Kelly kept tragedy out of politics, but Trump brought it up
By LAURIE KELLMAN and ROBERT BURNS, Associated Press
WASHINGTON (AP) — It’s known as some of the saddest ground in America, a 14-acre plot of Arlington National Cemetery called Section 60 where many U.S. personnel killed in Iraq and Afghanistan are interred. On Memorial Day this year, President Donald Trump and the man who would be his chief of staff visited Grave 9480, the final resting place of Robert Kelly, a Marine killed Nov. 9, 2010, in Afghanistan.
“We grieve with you. We honor you. And we pledge to you that we will always remember Robert and what he did for all of us,” Trump said, singling out the Kelly family during his remarks to the nation that day. Turning to Robert’s father, then the secretary of homeland security, Trump added, “Thank you, John.”
The quiet tribute contrasts with Trump’s messy brawl this week with critics of his handling of condolences to Gold Star families who, like Kelly, have lost people to recent warfare. Trump brought up the loss of Kelly’s son as part of an attack on former President Barack Obama, dragging the family’s searing loss into a political fight over who has consoled grieving families better. Kelly has not commented on the controversy, but it was exactly the sort of public attention to a personal tragedy that the reserved, retired Marine general would abhor.
White House spokeswoman Sarah Huckabee Sanders acknowledged Kelly was “disgusted” that the condolence calls had been politicized, but said she was not certain if the chief of staff knew Trump was going to talk about his son publicly.
Trump sparked the controversy during an interview Tuesday with Fox News Radio. Asked whether he’d called the families of Americans killed in Niger nearly two weeks before, Trump replied, “You could ask Gen. Kelly, did he get a call from Obama?”
The remark set many in the military community seething. Kelly is the most senior U.S. military officer to lose a child in Iraq or Afghanistan.
“I would be surprised if he comes in and starts allowing people to use his family as a tool,” said Charles C. Krulak, a former Marine Corps commandant who has known John Kelly since the mid-1990s.
There was a sense among some that Trump’s words were not an appropriate part of the national political dialogue.
“If there is one sacred ground in politics it should be the ultimate sacrifices made by our military,” wrote Chuck Hagel, a defense secretary under Obama and before that, a Republican U.S. senator. In an email to The Associated Press, Hagel added: “To use General Kelly and his family in this disgusting political way is sickening and beneath every shred of decency of presidential leadership.”
Trump has had a fraught relationship with grieving Gold Star families since the 2016 campaign, when he feuded with the parents of slain Army Capt. Humayun Khan, who was killed in Iraq in 2004.
Now the commander in chief, Trump ranked himself above his predecessors on such matters, insisting this week that he’s “called every family of someone who’s died,” while past presidents didn’t place such calls. But The Associated Press found relatives of soldiers who died overseas during Trump’s presidency who said they never received calls from him, and more who said they did not receive letters.
As for whether Obama called Kelly, White House officials said later that Obama did not call Kelly, but White House visitor logs show that Kelly and his wife attended the Obamas’ lunch with Gold Star families.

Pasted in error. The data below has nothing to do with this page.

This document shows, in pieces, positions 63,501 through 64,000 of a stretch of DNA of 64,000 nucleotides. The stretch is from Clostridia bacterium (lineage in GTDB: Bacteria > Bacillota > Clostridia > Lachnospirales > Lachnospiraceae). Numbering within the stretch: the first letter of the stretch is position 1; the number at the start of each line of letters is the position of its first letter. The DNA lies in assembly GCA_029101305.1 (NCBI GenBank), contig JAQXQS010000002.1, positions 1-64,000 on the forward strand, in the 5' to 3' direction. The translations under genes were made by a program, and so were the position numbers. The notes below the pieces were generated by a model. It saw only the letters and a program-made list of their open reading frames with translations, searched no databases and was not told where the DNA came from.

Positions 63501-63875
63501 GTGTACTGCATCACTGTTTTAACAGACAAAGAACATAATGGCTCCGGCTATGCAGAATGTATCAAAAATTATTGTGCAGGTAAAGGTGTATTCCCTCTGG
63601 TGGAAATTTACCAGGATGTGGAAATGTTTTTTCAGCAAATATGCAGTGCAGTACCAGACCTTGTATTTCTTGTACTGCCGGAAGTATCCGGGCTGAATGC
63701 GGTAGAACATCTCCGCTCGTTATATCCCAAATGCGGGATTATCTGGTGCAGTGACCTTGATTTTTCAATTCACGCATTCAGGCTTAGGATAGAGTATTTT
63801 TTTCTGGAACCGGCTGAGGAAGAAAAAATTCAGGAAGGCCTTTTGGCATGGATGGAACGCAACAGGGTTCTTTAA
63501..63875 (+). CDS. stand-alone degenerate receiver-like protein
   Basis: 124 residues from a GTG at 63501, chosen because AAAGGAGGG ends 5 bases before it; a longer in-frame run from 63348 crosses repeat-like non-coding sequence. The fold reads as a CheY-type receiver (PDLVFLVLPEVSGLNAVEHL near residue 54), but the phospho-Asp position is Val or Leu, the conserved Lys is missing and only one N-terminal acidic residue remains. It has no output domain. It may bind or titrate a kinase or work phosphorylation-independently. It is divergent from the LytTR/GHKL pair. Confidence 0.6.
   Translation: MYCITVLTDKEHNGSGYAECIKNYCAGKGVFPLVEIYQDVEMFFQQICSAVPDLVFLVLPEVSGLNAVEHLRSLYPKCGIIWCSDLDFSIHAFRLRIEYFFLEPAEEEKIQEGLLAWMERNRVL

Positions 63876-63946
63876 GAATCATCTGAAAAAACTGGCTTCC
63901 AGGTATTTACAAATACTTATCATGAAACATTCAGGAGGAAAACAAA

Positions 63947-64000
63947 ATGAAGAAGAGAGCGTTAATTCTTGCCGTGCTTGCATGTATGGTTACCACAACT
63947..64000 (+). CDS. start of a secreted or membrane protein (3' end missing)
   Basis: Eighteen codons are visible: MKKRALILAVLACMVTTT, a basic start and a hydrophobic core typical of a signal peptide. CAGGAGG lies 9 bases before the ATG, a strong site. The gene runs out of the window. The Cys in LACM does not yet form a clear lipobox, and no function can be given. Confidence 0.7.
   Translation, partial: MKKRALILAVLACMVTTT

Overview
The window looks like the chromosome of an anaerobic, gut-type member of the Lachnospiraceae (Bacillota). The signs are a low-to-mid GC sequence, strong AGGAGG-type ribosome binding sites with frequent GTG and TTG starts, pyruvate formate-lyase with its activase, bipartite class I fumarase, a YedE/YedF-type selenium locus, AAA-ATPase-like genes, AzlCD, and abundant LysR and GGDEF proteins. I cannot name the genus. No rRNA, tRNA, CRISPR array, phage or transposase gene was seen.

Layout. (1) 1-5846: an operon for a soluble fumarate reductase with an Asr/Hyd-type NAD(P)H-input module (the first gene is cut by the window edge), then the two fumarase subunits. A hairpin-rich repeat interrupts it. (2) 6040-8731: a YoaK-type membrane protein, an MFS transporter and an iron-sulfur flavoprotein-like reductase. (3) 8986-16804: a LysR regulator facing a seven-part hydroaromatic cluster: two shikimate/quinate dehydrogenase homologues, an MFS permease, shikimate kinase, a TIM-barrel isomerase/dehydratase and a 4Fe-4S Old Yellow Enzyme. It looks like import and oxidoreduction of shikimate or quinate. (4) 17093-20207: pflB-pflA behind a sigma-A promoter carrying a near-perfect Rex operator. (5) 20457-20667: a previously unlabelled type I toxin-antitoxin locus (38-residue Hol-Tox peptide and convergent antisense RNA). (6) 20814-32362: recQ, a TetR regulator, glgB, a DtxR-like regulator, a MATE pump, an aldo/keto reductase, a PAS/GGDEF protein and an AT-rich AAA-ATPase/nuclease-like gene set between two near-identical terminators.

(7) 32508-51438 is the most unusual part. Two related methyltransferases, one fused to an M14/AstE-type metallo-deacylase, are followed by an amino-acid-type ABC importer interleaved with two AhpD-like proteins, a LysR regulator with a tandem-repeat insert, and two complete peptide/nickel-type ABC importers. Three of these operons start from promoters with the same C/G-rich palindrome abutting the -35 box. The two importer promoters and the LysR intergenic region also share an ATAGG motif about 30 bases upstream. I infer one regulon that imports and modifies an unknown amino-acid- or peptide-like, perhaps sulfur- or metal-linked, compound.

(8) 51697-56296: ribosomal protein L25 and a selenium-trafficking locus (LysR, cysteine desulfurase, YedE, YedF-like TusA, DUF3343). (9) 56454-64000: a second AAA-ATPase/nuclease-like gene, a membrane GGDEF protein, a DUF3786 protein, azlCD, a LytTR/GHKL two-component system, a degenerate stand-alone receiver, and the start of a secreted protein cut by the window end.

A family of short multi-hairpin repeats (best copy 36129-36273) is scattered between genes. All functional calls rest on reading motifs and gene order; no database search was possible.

The public controversy has to have been painful for Kelly, whose son had been awarded the Purple Heart. The White House chief of staff is a military veteran of more than four decades who has rarely discussed his son’s death and refused to politicize it.
Robert Kelly, 29, was killed when he stepped on a land mine in Afghanistan’s remote Helmand province. His father, aware that Robert Kelly accompanied almost every patrol with his men through mine-filled battlefields, had just days before warned the family of the potential danger, according to a report in The Washington Post. When Gen. Joseph Dunford Jr. rang the elder Kelly’s doorbell at 6:10 a.m. on November 9, 2010, John Kelly knew Robert was dead, according to the report.
Four days later, the grieving father with the four-decade military career asked a Marine Corps officer not to mention Robert’s death during an event in St. Louis. There, without mentioning Robert, John Kelly delivered an impassioned speech about the disconnect between military personnel and members of American society who do not support their mission.
“Their struggle is your struggle,” Kelly said.
“We are only one of 5,500 American families who have suffered the loss of a child in this war,” Kelly wrote to The Post in an e-mail. “The death of my boy simply cannot be made to seem any more tragic than the others.”
In March 2011, Kelly accompanied his boss, Defense Secretary Bob Gates, on a visit to the Sangin district, in Helmand province — the scene of some of the most intense fighting of the war and where Robert Kelly had been killed.
As Gates’ senior military assistant, Kelly stood silently among young Marines gathering under a harsh sun as Gates applauded what they had accomplished.
“Your success, obviously, has come at an extraordinary price,” Gates said without mentioning names.
Ahead of Trump and Kelly’s visit to Robert’s grave on Memorial Day, Kelly’s voice caught when he was asked on Fox & Friends to describe his son.
“He’s the finest man I ever knew,” Kelly said. Asked to elaborate, Kelly struggled at first. “Just is. Finest guy. Wonderful guy. Wonderful husband, wonderful son, wonderful brother. Brave beyond all get out. His men still correspond with us. They still mourn him as we do.”
Follow Kellman and Burns on Twitter at http://www.twitter.com/APLaurieKellman and http://www.twitter.com/RobertBurnsAP .
Associated Press writer Rhonda Shafner contributed to this report.